Food and Associated Industries Overview
The inspection system of the Food & Associated Industries Department (FAI) is based on monitoring and surveillance of factories, processes, and products.
FAI also conducts market surveillance inspections and participates actively in the Border enforcement activities of the NRCS.
FAI assists role players to comply with local and international requirements and is recognized by Authorities in various countries, such as China, Russia, and the EU, as the competent authority for the inspection and issue of health guarantees of fish or fishery products destined for Europe.
FAI is an internationally accredited inspection body and fully complies with SANS/ISO 17020 General Criteria for the Operation of Various Types of Bodies Performing Inspection. It has a panel of highly trained and technically competent inspectors, some of whom are expert members of international food inspection bodies.
FAI works in close co-operation with other regulators of food safety and inspectors are authorized to carry out inspections on behalf of the Department of Health in terms of the Foodstuffs, Cosmetics and Disinfectants Act. FAI participates actively in national and international food safety activities including those of the Codex Alimentarius Commission. This is necessary because South Africa is a member of the World Trade Organization (WTO) and South African food regulatory authorities are obliged to ensure compliance with the WTO Sanitary and Phytosanitary (SPS) and Technical Barriers to Trade (TBT) agreements.
The department has entered into a number of international technical co-operation agreements and inspection standards are continuously benchmarked against other national and international inspection systems and world best practices.
FAI is responsible for the processing and sampling of aqua-culture products in co-operation with other Government roleplayers, hence supporting the Ocean Economy as iterated in Operation Phakisa.
The Unit is also the leading Regulator for the administration and enforcement of the Compulsory specification for processed meat products that cover the local production, exports, and imports. The products, systems, processes, and factories are continuously monitored to ensure their safety.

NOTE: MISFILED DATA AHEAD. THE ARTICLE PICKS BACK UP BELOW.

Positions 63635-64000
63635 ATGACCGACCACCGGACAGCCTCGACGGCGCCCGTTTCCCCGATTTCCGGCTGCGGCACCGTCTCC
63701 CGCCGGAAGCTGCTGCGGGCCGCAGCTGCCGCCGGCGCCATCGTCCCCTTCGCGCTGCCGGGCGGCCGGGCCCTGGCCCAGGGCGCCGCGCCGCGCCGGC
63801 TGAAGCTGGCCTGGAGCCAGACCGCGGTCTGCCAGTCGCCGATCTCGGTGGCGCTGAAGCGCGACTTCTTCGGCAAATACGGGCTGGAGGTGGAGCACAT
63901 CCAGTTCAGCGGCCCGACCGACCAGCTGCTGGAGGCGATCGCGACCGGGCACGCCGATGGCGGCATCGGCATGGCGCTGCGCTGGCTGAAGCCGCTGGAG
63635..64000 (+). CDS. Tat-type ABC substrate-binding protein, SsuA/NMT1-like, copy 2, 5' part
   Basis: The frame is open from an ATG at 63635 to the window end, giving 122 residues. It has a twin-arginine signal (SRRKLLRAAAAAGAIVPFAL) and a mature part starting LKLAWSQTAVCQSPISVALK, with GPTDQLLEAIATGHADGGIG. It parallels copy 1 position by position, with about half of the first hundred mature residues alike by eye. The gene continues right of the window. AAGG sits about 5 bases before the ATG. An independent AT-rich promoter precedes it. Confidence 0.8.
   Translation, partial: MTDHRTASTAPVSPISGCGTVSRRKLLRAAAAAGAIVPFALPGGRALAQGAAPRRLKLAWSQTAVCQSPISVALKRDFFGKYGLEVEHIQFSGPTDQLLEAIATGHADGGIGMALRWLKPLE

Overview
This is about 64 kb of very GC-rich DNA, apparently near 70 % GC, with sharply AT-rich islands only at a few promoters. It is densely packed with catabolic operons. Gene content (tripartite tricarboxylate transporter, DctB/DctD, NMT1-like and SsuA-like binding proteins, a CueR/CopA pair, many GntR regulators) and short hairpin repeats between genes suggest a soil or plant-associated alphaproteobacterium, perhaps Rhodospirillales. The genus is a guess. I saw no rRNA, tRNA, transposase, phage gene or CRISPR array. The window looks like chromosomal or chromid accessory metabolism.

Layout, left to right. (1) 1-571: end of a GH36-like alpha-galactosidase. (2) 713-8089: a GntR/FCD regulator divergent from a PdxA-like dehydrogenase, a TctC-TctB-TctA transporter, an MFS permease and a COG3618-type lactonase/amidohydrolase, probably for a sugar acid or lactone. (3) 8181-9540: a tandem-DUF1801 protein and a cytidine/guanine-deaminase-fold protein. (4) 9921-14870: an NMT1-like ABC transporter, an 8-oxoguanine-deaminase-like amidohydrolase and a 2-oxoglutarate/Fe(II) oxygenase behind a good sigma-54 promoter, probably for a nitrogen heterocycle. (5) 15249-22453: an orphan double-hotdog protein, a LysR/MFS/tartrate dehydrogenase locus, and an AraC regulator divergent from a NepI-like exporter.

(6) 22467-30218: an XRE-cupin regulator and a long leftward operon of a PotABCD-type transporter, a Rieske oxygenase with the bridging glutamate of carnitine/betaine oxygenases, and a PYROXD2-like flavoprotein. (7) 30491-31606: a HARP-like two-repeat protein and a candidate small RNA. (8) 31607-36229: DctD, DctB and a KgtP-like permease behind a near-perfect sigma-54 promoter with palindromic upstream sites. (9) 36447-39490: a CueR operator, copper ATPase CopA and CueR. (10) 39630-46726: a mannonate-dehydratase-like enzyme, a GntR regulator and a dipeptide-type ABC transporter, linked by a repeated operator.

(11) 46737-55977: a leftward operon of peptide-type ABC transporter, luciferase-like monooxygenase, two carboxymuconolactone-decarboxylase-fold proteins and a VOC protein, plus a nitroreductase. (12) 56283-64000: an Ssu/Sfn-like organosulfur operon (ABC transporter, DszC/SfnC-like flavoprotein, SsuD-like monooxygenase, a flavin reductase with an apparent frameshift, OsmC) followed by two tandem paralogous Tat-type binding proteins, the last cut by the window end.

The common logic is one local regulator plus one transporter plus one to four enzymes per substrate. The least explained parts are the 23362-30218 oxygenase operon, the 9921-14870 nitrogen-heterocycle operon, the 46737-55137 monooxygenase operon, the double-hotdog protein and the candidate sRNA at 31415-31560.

Approval and Inspection
The Business Unit applies the farm to fork principle by conducting product, facility, market surveillance (shops, wholesalers, and retailers) and process inspections on a monitoring and random basis. After sampling, product inspections are done physically at the factories or at an inspection laboratory at the NRCS where it is checked against local and international requirements. Visual product inspections are also conducted in the markets and during verification inspections. Normal physical factory inspections are done where the hygiene, construction, production processes, and systems are checked to determine compliance with the Compulsory specifications. Due to Covid-19, the Unit has implemented remote inspections where factories are inspected electronically. In certain cases, a combination of physical and electronic inspections of factories are conducted. Fishing vessels, cold stores, ice plants and product offloading sites are all inspected to support the farm to fork principle. Port of entry container inspections are also conducted in line with the Border Enforcement Strategy and when other government departments mandate the NRCS even if there are no Compulsory Specifications associated with the inspection.
The Business Unit issues approvals on local and imported products as well as for exported products. It is also a requirement that factories are pre-approved when various documents and evidence related to the factory are provided. Approval of imported and exported products is based both on compliance with administrative requirements and physical and verification inspections. Health Guarantees are furnished for exported products, certificates of compliance for imported products, and approval certificates for factories that cover both the local products and the facilities where it is produced. Substandard products not complying with the Compulsory Specification may only be marketed with a Sales permit with strict conditions and products and facilities that are non-compliant are subjected to a sanctioning process.